The woman approaches and again starts attacking with kicks which are again blocked. Swordflower manages to step on the woman's foot, which temporary immobilises her, and she follows up with an upper cut followed by a hard forearm shot to the woman's stomach. The woman stumbles back, holding her stomach in pain. Swordflower has a defiant look on her face as though saying "I can defeat you". The woman recovers almost instantly and is back on the attack. She executes a high kick (which Swordflower blocks) but it turns out that kick was merely a distraction. As Swordflower blocked that high kick, the woman starts attacking Swordflower's legs. Four extremely hard kicks to Swordflower's left thigh causes her left leg to buckle. As Swordflower falls to one knee, the woman hits her with a hard punch that sends her to the ground.
The camera angle cuts to another scene and when it returns to this fight, the woman's head recoils as though she had just been hit in the face by Swordflower. Swordflower attempts to hit the woman again but she blocks it, pulls Swordflower's head backwards and hits Swordflower's stomach with a hard forearm smash. Swordflower screams in pain and the woman grabs Swordflower's hair with both hands. Swordflower tries to break the hold by smashing her forearms against the inside of the woman's forearms several times but the woman is just too strong and Swordflower is unable to break the hold. Therefore she also goes for the hair and both women are dragging each other to and fro by the hair.
Swordflower manages to fling the woman against the side of the wall which collapses since its only made of paper. However as the woman was grabbing Swordflower's hair, both of them went crashing through the wall. Kidstuff arrives on the scene to see both women still grabbing each other's hair. As she is much stronger, the woman manages to break Swordflower's hold by smashing her forearms against Swordflower's forearms. She follows this up with an extremely hard punch which sends Swordflower flying to the ground.
Kidstuff checks on Swordflower. Bleeding from the mouth and in obvious pain, she tells him that "she's really tough". Kidstuff approaches the lady who is in a defensive stance. She looks absolutely intimidating with her emotionless eyes and her chest, arms and forearms rippling with muscles. Kidstuff approaches the lady who is ready to attack however he hits her with a quick punch which knocks her out. A some what ridiculous ending however many would agree this is one of the best female fighting scenes in the Hong Kong film industry.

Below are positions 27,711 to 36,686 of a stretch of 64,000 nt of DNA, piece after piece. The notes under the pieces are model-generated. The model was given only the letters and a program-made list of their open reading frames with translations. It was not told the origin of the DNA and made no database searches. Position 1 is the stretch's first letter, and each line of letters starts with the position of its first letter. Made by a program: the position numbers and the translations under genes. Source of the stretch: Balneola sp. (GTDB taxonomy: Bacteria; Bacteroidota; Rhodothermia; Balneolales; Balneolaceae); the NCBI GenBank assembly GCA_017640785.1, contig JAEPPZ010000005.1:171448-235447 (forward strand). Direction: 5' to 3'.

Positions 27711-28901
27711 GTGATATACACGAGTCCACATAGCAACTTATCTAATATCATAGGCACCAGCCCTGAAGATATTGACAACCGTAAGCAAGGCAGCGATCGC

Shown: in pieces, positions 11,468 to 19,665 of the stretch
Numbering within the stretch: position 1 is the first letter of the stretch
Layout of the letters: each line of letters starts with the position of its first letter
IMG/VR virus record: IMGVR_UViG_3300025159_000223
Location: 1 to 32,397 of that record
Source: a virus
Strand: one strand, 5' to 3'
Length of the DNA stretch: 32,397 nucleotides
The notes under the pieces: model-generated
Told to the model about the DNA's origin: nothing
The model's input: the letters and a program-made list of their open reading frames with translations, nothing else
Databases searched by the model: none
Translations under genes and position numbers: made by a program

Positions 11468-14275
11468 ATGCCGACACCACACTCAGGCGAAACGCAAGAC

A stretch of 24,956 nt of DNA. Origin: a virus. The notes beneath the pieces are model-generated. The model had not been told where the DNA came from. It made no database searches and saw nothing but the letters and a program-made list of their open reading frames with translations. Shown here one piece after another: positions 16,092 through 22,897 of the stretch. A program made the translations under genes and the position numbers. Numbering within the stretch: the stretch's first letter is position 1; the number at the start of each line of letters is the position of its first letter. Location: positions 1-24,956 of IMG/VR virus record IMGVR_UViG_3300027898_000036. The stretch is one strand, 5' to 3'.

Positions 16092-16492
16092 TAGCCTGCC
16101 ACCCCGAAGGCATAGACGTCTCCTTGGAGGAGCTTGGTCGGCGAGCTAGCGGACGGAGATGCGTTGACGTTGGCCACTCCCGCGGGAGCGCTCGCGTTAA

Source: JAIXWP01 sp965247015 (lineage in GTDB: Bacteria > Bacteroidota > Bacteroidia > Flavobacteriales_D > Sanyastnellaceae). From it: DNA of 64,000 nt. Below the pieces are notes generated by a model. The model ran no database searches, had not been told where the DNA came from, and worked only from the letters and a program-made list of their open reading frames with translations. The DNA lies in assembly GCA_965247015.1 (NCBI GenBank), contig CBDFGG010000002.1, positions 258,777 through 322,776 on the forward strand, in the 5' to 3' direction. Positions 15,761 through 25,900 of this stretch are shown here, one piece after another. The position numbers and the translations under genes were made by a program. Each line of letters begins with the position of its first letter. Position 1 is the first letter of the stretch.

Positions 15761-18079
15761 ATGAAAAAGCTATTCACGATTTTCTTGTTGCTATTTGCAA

Despite being billed as one of the stars, Jackie Chan's role in the film is relatively minor until the final half hour. The major star of the film is Chan's longtime associate and former member of the Peking Opera School, Sammo Hung. The film also features another of that troupe, Yuen Biao.
In the first film, Winners and Sinners, Stanley Fung played an undercover policeman who was posing as the leader of the Lucky Stars gang. In My Lucky Stars and the third film, Twinkle, Twinkle Lucky Stars, Hung's character is the nominal leader, and Fung's character is not a cop.
As with Heart of Dragon, Sammo Hung's real-life brother makes a cameo appearance as a henchman.
- Sammo Hung - "Eric" / "Kidstuff" / "Fastbuck" / "Chi Koo Choi"
- Sibelle Hu - "Barbara Woo" / "Swordflower" / "Ba Wong Fa"
- Richard Ng - "Sandy" / "Dee"/ "Dai Sang Dei"
- Charlie Chin - "Herb" (as Charlie Ching) "American Ginseng"/"Fa Kei Sam"
- Eric Tsang - "Roundhead" / "Buddha Fruit" / "Lo Hon Gwo"
- Stanley Fung - "Rawhide" / "Rhinohide" / "Sai Ngau Pei"
- Jackie Chan - "Muscles"
- Yuen Biao - "Ricky Fung"
- Michiko Nishiwaki - Japanese Gang fighter
- Cho Tat-wah - "Supt. Walter Tsao"
- Paul Chang - Gang Chief
- Dick Wei - gang member
- Lam Ching-ying - gang member / Renegade Cop
- Lau Kar-wing - gang member
- James Tien - Parole Officer
- Teresa Ha - Ping
- Huang Ha - Prisoner No. 6377 (uncredited)
- Tai San - Prisoner
- San Kuai - Prisoner No. 5734
- Bolo Yeung - Millionaire Chan (uncredited)
- Alice Lau - Millionaire Chan's wife
- Ho Kai-law - Dentist
- Fruit Chan - Card Player
- Dick Tso - Card Player
- Billy Lau - Mental patient on Bench
- Lau Chau-sang - Bus Driver with Funny Hair
- Yu Chi-ming - Man with Funny Hair
- Chu Tau - Bus Driver with Funny Hair
- Teddy Yip Wing-cho - Mental Patient with Sandy
- Yuen Miu - Amusement Park Ninja
- Chow Kam-kong - Gang Thug
- Johnny Cheung - Gang Thug
- Yuen Wah - Gang Thug (uncredited)
- Lee Chi-kit - Gang Thug
- Chin Kar-lok - Gang Thug / Masked Ninja at Muscles' home
- Siu Tak-foo - Gang Thug
- Chow Kong - Gang Thug (uncredited)
- Pang Yun-cheung - Gang Thug
- Wellson Chin - Dumb Gang Thug
- Wong Kim-ban
- Lung Ying
- Wu Ma
- Tau Cheung-yeung
- Ng Hoi-ti
During its Hong Kong theatrical run, My Lucky Stars grossed HK $30,748,643. It was the first film to pass the HK $30 million mark in Hong Kong.
Awards and nominations